The Look AHEAD trial, which investigated the long-term effects of a lifestyle intervention on weight found a weight loss of -6.15% after 4 years.[42] In the study by Saad et al. weight loss at the 4 year mark ranged from -10% to -15%, depending on obesity grade. Notably, an 8 year analysis of The Look AHEAD trial – with subjects having a baseline BMI of 35 (the same as in the study by Saad et al.) – reported a weight loss of 17.4, 8.1, and 8.8 kg for years 1, 4, and 8, respectively. The corresponding weight loss in men on testosterone therapy in the study by Saad et al. was 6.6, 23.6 and 38.4 kg in class I obese men, 8.4, 36.6, and 55.8 kg in class II obese men, and 7.7, 40.8, and 67.2 kg in class III obese men, as outlined in table 2.

Table 2: Weight loss with testosterone therapy compared with traditional lifestyle intervention (diet and exercise).


When looking at the Look AHEAD data, note the marked weight regain after the first year.[9] As the comparison data clearly show, while a comprehensive lifestyle intervention can result in a large 1 year weight loss, in the long run testosterone therapy results in a 4 to 8-fold greater weight loss, with no signs of weight regain.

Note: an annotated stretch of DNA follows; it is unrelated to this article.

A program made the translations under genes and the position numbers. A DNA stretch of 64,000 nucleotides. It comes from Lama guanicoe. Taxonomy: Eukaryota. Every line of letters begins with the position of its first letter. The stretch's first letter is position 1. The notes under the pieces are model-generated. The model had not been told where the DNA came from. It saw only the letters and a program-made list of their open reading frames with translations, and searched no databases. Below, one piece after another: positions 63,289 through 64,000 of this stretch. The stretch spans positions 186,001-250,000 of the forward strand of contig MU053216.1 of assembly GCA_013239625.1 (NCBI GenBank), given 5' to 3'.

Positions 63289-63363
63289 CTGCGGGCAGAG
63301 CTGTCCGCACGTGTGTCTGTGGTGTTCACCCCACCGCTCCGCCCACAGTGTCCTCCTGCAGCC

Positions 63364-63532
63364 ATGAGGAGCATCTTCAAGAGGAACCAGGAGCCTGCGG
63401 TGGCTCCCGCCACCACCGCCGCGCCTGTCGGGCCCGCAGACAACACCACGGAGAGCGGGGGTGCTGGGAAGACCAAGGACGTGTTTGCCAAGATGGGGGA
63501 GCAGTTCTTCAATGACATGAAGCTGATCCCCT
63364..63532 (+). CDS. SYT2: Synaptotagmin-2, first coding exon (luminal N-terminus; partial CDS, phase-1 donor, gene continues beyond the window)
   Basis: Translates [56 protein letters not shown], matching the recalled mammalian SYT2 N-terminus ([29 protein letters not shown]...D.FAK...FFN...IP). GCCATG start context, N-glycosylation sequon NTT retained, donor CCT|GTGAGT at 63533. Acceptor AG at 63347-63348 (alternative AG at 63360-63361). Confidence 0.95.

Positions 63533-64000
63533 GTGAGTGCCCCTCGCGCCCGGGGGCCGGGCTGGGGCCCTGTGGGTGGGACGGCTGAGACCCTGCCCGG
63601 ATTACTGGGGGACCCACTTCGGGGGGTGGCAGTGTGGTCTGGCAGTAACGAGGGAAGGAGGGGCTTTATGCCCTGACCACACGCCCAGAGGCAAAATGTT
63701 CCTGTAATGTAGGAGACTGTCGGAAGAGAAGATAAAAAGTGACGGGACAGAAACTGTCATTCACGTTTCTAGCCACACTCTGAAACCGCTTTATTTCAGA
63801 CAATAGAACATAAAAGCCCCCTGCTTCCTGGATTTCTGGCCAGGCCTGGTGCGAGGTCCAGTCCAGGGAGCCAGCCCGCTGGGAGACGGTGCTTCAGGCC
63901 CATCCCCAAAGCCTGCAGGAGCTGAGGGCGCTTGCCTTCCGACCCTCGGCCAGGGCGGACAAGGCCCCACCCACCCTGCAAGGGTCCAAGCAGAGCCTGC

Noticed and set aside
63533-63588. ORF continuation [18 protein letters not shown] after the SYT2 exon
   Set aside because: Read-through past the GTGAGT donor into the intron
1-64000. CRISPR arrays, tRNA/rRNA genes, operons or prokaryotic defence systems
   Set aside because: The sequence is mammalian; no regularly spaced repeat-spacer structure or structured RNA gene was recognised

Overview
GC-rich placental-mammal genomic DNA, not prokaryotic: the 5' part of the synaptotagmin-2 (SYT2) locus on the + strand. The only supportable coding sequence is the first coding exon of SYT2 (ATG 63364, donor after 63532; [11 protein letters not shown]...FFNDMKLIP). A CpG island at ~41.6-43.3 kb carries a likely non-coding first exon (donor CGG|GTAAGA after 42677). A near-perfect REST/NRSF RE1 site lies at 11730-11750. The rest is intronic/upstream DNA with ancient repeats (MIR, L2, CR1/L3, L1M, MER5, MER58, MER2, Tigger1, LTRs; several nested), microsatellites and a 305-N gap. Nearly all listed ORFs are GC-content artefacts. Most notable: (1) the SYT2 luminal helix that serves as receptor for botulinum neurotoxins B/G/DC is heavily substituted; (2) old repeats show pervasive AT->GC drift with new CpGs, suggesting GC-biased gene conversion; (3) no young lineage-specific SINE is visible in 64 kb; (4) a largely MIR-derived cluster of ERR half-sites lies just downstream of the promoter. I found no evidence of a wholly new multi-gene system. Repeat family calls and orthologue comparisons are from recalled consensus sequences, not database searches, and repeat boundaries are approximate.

Further, in sex-specific analysis of the Look AHEAD data, differences in fat mass in men in the lifestyle intervention and control groups were not significant at year 8.[9] In stark contrast, testosterone therapy results in a progressively continuous weight loss, as well as waist loss, as evidenced by the study by Saad et al. The large reduction in waist circumference suggests that the weight loss was due mostly to a reduction in fat mass, and not lean body mass. Loss of lean body mass is the main drawback with calorie restricted diets, as shown in The Look AHEAD trial.[9]

As testosterone therapy is well-documented to increase lean body mass [43], testosterone therapy in obese hypogonadal men can serve as a novel form of obesity treatment that may confer greater beneficial effects on body composition than diet/exercise and/or drug induced weight loss. This, coupled with the correction of testosterone deficiency and its detrimental health consequences per se, will in turn further enhance the health benefits.


Monica Mollica holds a Master degree in Nutrition from the University of Stockholm / Karolinska Institue, Sweden. She has also done PhD level course work at renowned Baylor University, TX. Having lost her father in a lifestyle-induced heart attack at an age of 48, she is a strong advocate of primary prevention and early intervention, and the development of lifestyle habits for health promotion at all ages. Today, Monica is sharing her solid medical research expertise and real-life hands-on-experience and passion for health and fitness by offering nutrition / supplementation / exercise / health consultation services, and working as a medical writer specializing in health promotion, fitness and anti-aging. She is currently in the process of writing a book on testosterone, covering health related issues for both men and women.